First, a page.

My name is Dr. Emily Nichols, and I’m a postdoctoral fellow in the DBL. Before joining the lab, I did a postdoc in physics, learning how to apply machine learning techniques to solve problems in neuroimaging. This has set me up really well to tackle the project I’m now working on, which is to solve some of the issues surrounding fetal brain imaging.
Taking MRIs of the fetal brain is a key way to learn about cognitive development, which starts well before the baby is born. Using fetal brain imaging, we can answer questions such as how the brain processes sound at different stages of development, whether the fetal brain differentiates between different sounds, and how functional brain networks, such as the auditory and language networks, develop over time.
Before we can answer these questions, we need to analyze the data. Fetal neuroimaging is relatively new, and there are a lot of issues that you don’t encounter when analyzing data from the brains of adults. First of all, there is a lot of tissue surrounding the fetus’s brain, much more than the adult brain. Some really smart people have developed tools to automatically erase all the non-brain tissue in adult brain images, but the tools to do this in the fetus are still being developed, and we’re helping to do that. Another issue is motion, which corrupts the data; in adults, you can ask them to hold still, but the fetus moves around a lot. This is another technical problem I’m trying to address.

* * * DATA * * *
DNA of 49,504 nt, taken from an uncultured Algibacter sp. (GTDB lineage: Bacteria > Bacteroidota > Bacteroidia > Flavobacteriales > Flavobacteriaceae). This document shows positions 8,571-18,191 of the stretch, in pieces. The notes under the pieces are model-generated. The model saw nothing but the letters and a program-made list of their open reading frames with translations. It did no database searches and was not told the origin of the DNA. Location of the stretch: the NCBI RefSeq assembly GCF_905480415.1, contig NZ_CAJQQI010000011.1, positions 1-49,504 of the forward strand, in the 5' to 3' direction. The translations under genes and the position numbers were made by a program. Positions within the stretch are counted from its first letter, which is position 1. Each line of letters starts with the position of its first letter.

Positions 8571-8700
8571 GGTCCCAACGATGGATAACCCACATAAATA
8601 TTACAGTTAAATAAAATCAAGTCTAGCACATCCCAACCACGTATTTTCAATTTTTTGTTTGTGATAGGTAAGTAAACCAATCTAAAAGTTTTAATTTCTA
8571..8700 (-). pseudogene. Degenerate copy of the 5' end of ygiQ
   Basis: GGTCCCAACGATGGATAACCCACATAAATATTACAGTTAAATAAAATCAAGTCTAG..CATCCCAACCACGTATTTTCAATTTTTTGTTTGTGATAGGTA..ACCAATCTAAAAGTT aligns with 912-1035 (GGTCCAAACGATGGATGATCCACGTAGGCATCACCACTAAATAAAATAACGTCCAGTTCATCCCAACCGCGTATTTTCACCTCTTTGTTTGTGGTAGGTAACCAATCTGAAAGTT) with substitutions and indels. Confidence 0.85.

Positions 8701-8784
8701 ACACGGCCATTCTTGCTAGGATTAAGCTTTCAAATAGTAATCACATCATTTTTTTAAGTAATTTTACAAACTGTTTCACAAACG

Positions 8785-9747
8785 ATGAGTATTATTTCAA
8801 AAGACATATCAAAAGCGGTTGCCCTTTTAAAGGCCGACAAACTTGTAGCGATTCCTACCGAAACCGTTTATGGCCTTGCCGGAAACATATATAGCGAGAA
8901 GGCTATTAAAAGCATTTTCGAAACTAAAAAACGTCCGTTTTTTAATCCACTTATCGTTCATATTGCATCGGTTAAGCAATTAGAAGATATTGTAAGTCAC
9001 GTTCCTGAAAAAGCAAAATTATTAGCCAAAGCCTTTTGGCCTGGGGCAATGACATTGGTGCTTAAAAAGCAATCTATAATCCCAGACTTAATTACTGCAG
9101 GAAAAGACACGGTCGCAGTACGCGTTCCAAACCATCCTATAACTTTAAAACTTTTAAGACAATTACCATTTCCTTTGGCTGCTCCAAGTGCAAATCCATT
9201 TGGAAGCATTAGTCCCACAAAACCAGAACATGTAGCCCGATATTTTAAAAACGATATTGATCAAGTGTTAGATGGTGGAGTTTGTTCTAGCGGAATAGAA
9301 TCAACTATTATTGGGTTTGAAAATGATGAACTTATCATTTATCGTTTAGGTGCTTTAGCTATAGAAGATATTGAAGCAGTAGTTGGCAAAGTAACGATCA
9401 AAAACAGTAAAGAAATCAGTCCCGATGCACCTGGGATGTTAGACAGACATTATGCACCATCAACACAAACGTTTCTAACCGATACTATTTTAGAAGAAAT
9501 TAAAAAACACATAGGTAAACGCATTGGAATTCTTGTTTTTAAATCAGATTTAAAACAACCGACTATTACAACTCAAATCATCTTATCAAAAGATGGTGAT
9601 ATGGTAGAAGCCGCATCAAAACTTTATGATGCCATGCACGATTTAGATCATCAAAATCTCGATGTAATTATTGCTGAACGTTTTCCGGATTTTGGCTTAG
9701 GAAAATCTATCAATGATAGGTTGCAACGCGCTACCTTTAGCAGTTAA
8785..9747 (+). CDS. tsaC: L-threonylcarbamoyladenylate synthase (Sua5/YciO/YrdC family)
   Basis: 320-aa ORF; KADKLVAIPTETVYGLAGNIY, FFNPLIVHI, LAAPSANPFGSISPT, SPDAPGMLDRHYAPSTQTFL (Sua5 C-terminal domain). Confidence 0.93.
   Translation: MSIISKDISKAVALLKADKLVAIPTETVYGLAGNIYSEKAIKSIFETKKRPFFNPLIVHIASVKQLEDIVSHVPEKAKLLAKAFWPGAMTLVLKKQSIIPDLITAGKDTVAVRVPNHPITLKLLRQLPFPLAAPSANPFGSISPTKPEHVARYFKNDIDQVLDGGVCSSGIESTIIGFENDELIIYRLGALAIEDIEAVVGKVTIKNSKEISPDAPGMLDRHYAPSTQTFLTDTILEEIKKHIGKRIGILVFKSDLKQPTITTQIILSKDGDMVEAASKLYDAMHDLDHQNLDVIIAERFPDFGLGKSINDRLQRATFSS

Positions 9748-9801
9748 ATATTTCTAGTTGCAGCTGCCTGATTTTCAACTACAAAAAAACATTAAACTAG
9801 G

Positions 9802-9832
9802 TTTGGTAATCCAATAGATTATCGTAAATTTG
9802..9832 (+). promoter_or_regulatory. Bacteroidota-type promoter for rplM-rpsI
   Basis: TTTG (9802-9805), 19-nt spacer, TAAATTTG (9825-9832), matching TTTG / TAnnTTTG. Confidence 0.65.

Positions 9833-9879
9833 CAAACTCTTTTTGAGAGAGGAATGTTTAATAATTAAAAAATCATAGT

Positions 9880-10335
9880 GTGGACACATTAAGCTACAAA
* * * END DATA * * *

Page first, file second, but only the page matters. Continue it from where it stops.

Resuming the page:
Once we’ve figured out how to deal with the issues surrounding working with fetal brain imaging data, we’ll be able to answer some really fascinating questions we have about the developing brain. Specifically, I’m very interested in how language networks develop in the fetal brain, and how this is affected by other factors such as conditions like Intrauterine Growth Restriction. By studying the fetal brain, we hope to improve newborn brain health and cognitive outcomes, specifically later language development, especially in vulnerable populations.